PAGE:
New drug for chronic kidney disease (CKD) in people with type 2 diabetes
The National Institute for Health and Care Excellence (NICE) has approved a new drug for chronic kidney disease in people with type 2 diabetes. The medication is called finerenone (also known as Kerendia).
NICE has concluded that finerenone improves kidney function and can help to slow the decline in kidney function. This is positive news and it’s important GPs and people with CKD linked to type 2 diabetes are aware that there are treatments available. Other potential treatments are medicines called sodium glucose transport inhibitors (SGLT2) such as dapagliflozin or canagliflozin.
Finerenone is recommended as an option for treating stage 3 and 4 chronic kidney disease (with albuminuria) associated with type 2 diabetes in adults. It is recommended only if it is an add-on to standard care (see NICE guidelines, Finerenone for treating chronic kidney disease in type 2 diabetes, for details).
Kidney Care UK were involved in the NICE appraisal of this medication to make sure decision-makers understood the views and experiences of people with kidney disease who may be offered this treatment. We highlighted the significant burden of kidney disease and the importance of accessing treatments that can slow progression as soon as possible.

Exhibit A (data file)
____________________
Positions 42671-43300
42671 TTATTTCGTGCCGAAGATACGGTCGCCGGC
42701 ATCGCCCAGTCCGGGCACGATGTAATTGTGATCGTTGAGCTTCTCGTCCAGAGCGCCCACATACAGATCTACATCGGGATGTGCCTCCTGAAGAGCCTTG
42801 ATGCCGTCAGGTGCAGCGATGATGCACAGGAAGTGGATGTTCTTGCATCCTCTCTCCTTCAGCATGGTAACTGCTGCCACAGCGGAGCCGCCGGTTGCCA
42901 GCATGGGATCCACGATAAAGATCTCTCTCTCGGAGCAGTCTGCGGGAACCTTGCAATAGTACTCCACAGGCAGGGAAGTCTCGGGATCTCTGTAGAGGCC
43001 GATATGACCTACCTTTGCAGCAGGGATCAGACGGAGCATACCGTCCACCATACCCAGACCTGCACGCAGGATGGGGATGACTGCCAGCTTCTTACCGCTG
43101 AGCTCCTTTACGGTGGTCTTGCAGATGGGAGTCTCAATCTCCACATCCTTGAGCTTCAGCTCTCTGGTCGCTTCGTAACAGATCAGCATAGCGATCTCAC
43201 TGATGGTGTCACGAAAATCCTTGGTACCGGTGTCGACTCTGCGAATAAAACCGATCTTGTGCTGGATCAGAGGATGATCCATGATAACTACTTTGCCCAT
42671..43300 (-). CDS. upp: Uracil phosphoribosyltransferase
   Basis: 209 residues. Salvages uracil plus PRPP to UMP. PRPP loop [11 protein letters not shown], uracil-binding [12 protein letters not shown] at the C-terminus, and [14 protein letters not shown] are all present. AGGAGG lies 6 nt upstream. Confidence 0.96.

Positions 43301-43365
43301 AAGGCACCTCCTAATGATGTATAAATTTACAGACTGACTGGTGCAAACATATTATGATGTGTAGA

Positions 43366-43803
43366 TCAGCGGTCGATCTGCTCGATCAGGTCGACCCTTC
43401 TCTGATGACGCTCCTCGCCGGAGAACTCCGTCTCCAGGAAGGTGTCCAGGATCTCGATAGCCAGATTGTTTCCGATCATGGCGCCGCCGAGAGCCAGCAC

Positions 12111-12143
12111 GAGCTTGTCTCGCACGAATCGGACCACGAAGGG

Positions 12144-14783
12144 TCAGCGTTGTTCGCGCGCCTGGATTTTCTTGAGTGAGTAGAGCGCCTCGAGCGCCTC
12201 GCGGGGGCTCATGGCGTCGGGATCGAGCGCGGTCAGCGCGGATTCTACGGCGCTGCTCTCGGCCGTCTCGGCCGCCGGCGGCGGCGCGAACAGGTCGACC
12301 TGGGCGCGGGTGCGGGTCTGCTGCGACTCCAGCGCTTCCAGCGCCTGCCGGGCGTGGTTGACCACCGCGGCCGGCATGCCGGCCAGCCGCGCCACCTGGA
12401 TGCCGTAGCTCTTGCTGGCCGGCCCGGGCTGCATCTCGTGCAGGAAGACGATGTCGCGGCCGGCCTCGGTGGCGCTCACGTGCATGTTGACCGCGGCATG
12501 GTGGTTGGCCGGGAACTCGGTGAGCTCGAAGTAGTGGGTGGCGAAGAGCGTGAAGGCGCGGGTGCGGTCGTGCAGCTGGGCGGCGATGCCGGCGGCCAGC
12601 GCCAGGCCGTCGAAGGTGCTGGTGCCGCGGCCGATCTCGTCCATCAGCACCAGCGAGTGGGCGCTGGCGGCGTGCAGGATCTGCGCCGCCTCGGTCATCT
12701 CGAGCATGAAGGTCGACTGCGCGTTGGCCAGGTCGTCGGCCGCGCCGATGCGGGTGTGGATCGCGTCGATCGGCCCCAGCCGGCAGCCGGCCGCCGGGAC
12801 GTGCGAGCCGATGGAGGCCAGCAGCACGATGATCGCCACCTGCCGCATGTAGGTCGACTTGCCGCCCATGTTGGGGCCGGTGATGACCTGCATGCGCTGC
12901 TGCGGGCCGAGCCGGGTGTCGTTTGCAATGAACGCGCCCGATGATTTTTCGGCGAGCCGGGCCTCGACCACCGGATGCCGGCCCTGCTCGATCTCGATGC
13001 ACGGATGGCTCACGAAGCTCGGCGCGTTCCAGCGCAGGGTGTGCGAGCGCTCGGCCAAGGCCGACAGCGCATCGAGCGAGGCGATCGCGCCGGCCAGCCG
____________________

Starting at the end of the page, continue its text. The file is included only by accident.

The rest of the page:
We welcome the announcement that NICE have now approved another new treatment for kidney disease in people with diabetes.
New hyperkalaemia treatment for people with CKD in Scotland
In Scotland, a medicine for high potassium called patiromer has now been approved by the Scottish Medicines Consortium (SMC) for the treatment of hyperkalaemia in adults with chronic kidney disease stage 3b to 5 and/or heart failure.
It is really positive to see effective new treatments emerging that can potentially delay the progress of kidney disease and treat some of the associated conditions. Kidney Care UK will be working hard to make sure people with kidney disease, GPs and others who may prescribe the treatments are aware of the new guidance so that everyone who may benefit an access the medications as soon as possible.
New guidance to improve care for people with AKI (Acute Kidney Injury)
In further work with NICE, Kidney Care UK represented patient and lay views on some new guidance to improve standards of care for people with acute kidney injury.
These quality standards are set up and used to set out priority areas for improvement in health, public health and social care. Each standard includes:
- a set of statements to help improve quality
- information on how to measure progress.
For AKI, this starts with raising awareness with people at risk (people living with CKD, diabetes, heart failure, dementia, a learning disability or a previous episode of AKI). These standards also apply to AKI in children and babies.